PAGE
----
Opportunity time

10/4/2018, 6 a.m.
It hasn’t been a week of good news for Richmond Schools Superintendent Jason Kamras and the Richmond School Board.

It hasn’t been a week of good news for Richmond Schools Superintendent Jason Kamras and the Richmond School Board.

Since Sept. 27, several state reports and outside audits have been released showing that Richmond Public Schools needs the corrective intercession, guidance and boost that the entire community has long understood was needed in order to raise student achievement.

During the past week, we learned from the state Department of Education that:

• Even under new rules, only 19 of Richmond’s 44 public schools are accredited, with accreditation withheld from Carver Elementary School this year because of the Standards of Learning cheating scandal orchestrated by its former principal.

• RPS has the lowest graduation rate in the state. Only 75.4 percent of RPS students graduated on time this year, with one in four city students from the Class of 2018 who started the ninth grade in 2014 dropping out. 

Additionally, two independent audits of RPS reconfirmed previous findings that:

• African-American students and students with disabilities are disproportionately disciplined and suspended from school.

• White students are more likely to be placed in gifted and advanced programs than African-American and Latino students.

• Absenteeism from school is more prevalent among African-American students, students with disabilities and those from economically disadvantaged backgrounds.

• RPS’ central office has suffered from mismanagement and that its current organizational structure could impair the school system’s ability to handle its finances.

According to the state Department of Education snapshot report, RPS has an enrollment of 25,015 students, 70.5 percent of whom are African-American, 15.7 percent of whom are Latino, 12.3 percent of whom are Caucasian and 1.2 percent of whom are Asian.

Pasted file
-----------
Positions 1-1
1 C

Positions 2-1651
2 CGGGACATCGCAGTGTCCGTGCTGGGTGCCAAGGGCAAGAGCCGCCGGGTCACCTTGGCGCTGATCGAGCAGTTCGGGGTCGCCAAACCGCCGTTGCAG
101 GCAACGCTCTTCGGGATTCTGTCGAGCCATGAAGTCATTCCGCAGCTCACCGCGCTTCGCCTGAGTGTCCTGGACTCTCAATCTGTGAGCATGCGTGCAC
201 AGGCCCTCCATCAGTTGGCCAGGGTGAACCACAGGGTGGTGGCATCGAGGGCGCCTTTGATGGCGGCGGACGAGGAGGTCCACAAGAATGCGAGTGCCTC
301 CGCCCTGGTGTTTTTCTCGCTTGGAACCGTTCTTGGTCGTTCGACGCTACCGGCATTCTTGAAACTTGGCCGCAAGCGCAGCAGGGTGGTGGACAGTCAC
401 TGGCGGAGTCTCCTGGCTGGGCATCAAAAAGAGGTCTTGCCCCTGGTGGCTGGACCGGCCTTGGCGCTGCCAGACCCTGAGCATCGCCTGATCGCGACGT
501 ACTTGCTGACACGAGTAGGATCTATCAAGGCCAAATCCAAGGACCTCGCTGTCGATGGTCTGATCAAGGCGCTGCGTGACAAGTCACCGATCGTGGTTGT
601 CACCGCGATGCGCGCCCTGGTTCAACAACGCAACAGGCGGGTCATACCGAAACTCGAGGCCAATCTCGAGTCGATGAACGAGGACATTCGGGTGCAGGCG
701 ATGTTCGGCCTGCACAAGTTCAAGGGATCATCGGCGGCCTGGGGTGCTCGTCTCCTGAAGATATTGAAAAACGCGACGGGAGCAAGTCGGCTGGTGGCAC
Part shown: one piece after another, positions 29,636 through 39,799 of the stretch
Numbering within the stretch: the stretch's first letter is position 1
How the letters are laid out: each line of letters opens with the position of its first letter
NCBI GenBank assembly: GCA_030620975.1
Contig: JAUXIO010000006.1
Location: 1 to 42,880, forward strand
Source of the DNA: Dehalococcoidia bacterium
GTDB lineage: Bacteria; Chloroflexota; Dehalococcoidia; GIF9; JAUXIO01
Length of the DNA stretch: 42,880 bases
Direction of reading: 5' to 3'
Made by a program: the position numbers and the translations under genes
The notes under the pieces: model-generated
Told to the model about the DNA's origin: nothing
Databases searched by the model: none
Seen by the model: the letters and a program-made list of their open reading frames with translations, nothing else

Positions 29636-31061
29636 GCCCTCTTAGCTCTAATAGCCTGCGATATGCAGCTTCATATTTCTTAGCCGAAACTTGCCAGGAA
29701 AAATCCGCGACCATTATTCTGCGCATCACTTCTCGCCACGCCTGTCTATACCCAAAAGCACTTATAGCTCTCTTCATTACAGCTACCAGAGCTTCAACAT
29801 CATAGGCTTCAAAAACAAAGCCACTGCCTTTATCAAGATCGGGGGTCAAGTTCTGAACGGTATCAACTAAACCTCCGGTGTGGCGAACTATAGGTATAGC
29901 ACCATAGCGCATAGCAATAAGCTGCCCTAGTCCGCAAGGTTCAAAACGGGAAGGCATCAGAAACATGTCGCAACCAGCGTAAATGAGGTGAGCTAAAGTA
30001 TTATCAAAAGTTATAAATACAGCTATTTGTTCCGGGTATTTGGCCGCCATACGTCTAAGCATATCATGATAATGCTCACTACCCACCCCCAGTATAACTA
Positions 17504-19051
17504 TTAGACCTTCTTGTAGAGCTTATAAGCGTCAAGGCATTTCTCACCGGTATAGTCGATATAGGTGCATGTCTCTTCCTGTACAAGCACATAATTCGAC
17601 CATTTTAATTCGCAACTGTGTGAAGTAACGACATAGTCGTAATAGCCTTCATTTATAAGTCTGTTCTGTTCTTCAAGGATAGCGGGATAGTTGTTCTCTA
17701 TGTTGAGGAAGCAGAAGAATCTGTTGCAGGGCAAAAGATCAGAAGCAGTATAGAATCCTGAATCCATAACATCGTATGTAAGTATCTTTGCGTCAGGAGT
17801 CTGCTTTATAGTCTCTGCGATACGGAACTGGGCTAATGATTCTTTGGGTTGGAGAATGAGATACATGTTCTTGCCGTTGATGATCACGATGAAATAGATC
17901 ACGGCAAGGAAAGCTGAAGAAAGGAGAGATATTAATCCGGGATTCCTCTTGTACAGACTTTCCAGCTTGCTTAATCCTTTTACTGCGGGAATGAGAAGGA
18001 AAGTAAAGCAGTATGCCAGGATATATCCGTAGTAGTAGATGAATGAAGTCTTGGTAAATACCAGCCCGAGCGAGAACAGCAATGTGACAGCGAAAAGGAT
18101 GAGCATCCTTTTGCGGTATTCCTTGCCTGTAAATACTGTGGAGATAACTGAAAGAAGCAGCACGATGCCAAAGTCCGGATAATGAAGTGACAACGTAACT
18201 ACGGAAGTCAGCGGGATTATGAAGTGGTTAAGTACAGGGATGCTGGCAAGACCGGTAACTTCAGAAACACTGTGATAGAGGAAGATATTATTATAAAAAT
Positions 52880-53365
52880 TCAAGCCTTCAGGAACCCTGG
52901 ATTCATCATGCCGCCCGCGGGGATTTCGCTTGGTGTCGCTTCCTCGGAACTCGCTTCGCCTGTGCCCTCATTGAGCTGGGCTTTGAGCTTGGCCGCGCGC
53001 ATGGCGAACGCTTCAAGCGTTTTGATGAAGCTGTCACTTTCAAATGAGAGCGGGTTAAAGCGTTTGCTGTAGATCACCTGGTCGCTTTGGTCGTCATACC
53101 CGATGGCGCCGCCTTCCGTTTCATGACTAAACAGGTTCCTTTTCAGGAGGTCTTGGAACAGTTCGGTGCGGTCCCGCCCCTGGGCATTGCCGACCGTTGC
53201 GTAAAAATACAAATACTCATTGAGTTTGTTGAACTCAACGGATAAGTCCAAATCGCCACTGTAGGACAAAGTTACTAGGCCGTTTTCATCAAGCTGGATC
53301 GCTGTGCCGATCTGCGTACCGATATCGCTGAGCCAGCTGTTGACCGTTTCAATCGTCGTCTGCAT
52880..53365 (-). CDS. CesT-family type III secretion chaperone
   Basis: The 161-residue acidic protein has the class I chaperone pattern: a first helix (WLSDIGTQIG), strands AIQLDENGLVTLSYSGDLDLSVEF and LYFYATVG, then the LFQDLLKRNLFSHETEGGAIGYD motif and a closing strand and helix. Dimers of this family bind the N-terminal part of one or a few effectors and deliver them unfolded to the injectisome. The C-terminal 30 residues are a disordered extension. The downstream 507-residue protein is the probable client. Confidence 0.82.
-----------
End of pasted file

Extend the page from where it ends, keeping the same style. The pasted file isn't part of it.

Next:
A majority of RPS students — 61.3 percent — are from economically disadvantaged backgrounds, while 16.5 percent of students have disabilities and 10.2 percent are English learners.

None of these reports and figures contains any surprises. Richmond’s graduation and accreditation rates and demographics have changed little during the past several years. The Richmond School Board and administration have been struggling with low performing schools, student underachievement and inequities in discipline and access to advanced classes for many years. 

And we are certain that Mr. Kamras knew what he was undertaking when he signed a five-year contract to lead RPS starting last February. 

Needless to say, with this latest slew of statistics rehashing the current obstacles and challenges, Mr. Kamras will be earning his $250,000 annual base salary. The 43-year-old former National Teacher of the Year is among the highest paid school superintendents in the area. But what is sorely needed in Richmond right now are expertise and vision, more than his former accolade.

Already, the community has shown its willingness to rally behind RPS with the recent approval of Mayor Levar M. Stoney’s meals tax plan to support construction of three new school buildings to replace dilapidated ones. On Wednesday, the mayor announced a new campaign, “Change for RVA Schools,” to encourage dining in Richmond restaurants as a way to support funding for new schools.